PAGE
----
The Kinect is this year's hot ticket for Christmas. Microsoft's new add-on device for the XBox 360 offers the promise of getting you up off the couch and engaged, using your whole body to play a variety of games. And there are other features that might get your interest—such as VideoKinect, the video chat system that uses Kinect's cameras and microphone to turn your television into a living room video conference with XBox-equipped friends or family.
Microsoft sold over 1 million Kinect units in the first 10 days it was available, and expects to sell as many as 5 million by the end of the year. That means that there are going to be a lot of them being opened up on December 25. But there are some things you should know before you wrap one up and put it under the tree.
The biggest one is the space requirement for the Kinect. If you don't have a decent-sized family room or living room, don't expect the Kinect to work too well – you'll need a lot of it to move around in to make the Kinect work. Six feet is the minimum distance the Kinect needs between it and the user, but it works best with eight or more feet of open space between you and your television. Apartment, condo and townhome dwellers may find that they need to radically modify their living space floorplans to accommodate this.
Kinect also has had some problems with its facial recognition feature, which helps it distinguish between two players and focuses the camera for video chat. The Kinetic ID feature was reported to have problems with users with darker skin, but Consumer Reports found the problem occurred because of inadequate lighting. (as shown in the video below). Maybe you won't need klieg lights to ensure it works, but you may need to brighten up the place a bit.
There's also a limited number of games out for the Kinect so far. Yes, the games available now are all family-friendly, and some (like Your Shape: Fitness Evolved) might be particularly attractive as an idea to older family members trying to get more active. Only Dance Central, a dancing game, has a "T for Teen" rating (probably because of the music)—the rest are rated "E", for all-ages. But your older children might quickly lose interest unless their friends are looking to video chat with them.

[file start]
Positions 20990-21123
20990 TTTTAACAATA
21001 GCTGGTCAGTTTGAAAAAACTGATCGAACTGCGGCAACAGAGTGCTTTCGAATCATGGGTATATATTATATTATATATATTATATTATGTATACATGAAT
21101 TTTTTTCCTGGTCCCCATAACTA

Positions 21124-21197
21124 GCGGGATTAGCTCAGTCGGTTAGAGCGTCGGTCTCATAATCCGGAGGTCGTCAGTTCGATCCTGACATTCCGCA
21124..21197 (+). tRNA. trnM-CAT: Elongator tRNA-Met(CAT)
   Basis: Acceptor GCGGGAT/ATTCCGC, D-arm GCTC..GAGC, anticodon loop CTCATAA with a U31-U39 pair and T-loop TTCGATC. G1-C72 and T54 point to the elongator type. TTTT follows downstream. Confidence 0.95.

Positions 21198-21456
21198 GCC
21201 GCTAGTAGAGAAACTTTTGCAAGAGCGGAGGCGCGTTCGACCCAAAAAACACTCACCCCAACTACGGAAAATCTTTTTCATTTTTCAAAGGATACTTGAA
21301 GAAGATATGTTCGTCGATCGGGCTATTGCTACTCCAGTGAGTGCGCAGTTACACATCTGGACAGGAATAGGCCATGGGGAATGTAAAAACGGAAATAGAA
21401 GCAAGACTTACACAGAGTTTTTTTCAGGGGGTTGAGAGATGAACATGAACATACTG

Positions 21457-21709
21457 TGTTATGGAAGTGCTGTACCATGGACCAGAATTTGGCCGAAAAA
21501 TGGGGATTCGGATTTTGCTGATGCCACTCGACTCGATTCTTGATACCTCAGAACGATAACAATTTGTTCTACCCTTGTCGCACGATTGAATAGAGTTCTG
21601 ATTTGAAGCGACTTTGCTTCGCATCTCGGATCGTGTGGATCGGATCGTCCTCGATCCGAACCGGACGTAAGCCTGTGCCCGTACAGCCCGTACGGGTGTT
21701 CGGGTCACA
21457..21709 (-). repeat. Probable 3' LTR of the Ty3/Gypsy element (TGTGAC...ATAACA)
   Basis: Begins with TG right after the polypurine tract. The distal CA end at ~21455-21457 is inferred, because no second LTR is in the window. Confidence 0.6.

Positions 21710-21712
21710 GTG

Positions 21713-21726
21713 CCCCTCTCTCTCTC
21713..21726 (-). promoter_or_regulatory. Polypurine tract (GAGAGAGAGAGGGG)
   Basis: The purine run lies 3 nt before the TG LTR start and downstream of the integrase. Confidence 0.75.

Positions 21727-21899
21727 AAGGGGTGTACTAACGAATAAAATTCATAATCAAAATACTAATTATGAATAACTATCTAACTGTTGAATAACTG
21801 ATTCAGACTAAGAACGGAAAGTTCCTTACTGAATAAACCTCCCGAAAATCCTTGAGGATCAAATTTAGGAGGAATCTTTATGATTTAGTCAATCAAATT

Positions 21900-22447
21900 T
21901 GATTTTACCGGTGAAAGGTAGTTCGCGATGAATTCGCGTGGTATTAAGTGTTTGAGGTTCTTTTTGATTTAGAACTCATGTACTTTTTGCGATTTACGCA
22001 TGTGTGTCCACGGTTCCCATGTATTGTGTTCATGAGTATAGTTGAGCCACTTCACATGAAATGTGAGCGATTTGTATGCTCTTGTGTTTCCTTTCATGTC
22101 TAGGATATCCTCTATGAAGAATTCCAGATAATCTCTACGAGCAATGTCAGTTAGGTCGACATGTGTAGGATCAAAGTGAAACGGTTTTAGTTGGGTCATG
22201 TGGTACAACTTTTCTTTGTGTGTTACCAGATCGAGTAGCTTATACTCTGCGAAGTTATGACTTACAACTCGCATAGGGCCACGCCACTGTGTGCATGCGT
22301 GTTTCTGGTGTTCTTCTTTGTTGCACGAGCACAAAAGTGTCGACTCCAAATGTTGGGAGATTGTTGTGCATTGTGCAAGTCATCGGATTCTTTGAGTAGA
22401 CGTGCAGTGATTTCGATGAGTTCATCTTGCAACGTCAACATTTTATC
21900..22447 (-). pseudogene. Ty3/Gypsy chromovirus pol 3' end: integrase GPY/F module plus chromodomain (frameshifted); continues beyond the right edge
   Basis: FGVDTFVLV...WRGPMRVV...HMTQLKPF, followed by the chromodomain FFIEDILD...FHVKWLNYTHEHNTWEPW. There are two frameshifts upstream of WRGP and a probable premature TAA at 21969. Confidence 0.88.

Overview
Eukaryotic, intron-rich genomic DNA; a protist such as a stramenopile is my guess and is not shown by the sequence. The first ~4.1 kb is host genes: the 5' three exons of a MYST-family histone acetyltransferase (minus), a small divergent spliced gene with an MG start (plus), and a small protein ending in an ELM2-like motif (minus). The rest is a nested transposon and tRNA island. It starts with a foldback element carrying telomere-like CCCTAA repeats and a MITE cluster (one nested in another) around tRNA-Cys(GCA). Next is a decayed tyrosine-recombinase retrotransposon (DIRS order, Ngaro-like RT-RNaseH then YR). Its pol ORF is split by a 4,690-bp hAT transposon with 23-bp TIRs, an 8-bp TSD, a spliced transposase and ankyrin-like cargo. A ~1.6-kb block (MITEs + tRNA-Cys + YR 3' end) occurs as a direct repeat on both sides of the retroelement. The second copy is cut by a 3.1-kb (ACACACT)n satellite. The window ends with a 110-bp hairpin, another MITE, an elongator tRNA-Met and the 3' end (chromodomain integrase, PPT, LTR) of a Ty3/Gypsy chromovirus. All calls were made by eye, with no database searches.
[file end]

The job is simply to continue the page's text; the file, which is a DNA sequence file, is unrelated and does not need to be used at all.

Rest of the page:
And honestly, the last thing I want to see is some of my teenage son's friends on my HD television screen. No offense, but some of them are annoying enough just in text message form.
There's one main reason I'm steering away from a Kinect this year: the XBox itself. We've had three XBox 360s in the last three years, and they've all died without warning for different reasons within a month or two of reaching warranty. My eldest son's XBox 360 died two days after the latest new XBox, the Slim, started to ship. And moving to the Slim requires buying another accessory to transfer the data from the existing XBox 360's hard drive. I'm waiting to hear about better reliability from XBox systems before I throw Microsoft more of my paycheck.